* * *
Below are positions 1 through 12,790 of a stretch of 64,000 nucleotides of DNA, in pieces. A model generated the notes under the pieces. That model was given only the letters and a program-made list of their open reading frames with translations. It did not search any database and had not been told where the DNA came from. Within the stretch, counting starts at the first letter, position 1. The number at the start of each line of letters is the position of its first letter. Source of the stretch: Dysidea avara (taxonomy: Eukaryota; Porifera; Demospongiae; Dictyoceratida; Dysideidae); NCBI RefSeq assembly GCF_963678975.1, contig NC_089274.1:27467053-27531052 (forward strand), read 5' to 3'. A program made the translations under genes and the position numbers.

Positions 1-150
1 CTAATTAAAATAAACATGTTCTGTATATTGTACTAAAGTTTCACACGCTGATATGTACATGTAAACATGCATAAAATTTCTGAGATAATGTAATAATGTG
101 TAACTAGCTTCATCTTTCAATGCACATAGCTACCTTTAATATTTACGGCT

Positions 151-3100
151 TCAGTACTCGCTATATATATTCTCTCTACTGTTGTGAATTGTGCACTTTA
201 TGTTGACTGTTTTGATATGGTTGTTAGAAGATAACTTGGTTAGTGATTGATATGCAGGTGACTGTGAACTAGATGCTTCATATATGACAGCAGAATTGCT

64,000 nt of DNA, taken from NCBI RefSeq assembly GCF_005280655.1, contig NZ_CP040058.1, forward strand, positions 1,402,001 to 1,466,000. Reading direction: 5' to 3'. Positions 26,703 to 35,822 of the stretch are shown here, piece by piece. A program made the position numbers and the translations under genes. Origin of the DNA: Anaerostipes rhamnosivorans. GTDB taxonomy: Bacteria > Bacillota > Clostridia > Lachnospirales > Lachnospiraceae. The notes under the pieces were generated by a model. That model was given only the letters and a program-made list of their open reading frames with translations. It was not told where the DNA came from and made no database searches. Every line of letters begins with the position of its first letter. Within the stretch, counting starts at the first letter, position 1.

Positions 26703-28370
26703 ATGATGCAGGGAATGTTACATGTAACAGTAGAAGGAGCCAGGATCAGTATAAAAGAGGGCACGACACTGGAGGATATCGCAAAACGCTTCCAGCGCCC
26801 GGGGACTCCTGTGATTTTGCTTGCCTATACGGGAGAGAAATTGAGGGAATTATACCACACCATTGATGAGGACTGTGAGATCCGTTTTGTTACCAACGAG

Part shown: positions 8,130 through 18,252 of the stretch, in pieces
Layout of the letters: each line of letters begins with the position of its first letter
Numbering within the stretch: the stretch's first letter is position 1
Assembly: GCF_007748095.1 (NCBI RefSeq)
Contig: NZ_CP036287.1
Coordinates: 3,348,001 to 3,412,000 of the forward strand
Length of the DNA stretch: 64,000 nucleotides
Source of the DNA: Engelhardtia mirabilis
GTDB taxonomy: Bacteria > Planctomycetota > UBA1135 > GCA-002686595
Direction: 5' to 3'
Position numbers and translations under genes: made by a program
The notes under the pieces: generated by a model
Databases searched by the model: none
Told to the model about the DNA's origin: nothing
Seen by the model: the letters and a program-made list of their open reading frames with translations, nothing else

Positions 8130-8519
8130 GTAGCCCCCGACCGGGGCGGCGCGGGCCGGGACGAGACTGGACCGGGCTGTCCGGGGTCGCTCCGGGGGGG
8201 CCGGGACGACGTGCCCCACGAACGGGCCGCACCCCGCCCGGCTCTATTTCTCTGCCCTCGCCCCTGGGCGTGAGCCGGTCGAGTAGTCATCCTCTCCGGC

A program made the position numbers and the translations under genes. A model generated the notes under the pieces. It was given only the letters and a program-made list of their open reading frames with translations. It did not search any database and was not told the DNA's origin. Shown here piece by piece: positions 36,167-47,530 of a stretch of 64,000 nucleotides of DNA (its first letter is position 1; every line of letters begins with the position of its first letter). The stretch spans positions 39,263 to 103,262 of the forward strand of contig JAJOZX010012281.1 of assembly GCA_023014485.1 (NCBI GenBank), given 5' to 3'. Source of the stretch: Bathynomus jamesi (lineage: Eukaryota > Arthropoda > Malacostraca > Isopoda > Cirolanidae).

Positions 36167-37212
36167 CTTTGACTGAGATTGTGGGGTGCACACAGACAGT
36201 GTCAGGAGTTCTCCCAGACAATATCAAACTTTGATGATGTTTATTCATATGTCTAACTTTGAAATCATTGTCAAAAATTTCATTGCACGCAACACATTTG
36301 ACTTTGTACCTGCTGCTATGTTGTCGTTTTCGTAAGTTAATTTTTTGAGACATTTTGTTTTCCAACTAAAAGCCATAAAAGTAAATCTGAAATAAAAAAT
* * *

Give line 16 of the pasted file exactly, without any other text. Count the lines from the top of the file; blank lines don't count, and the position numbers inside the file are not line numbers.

Contig: NZ_CP036287.1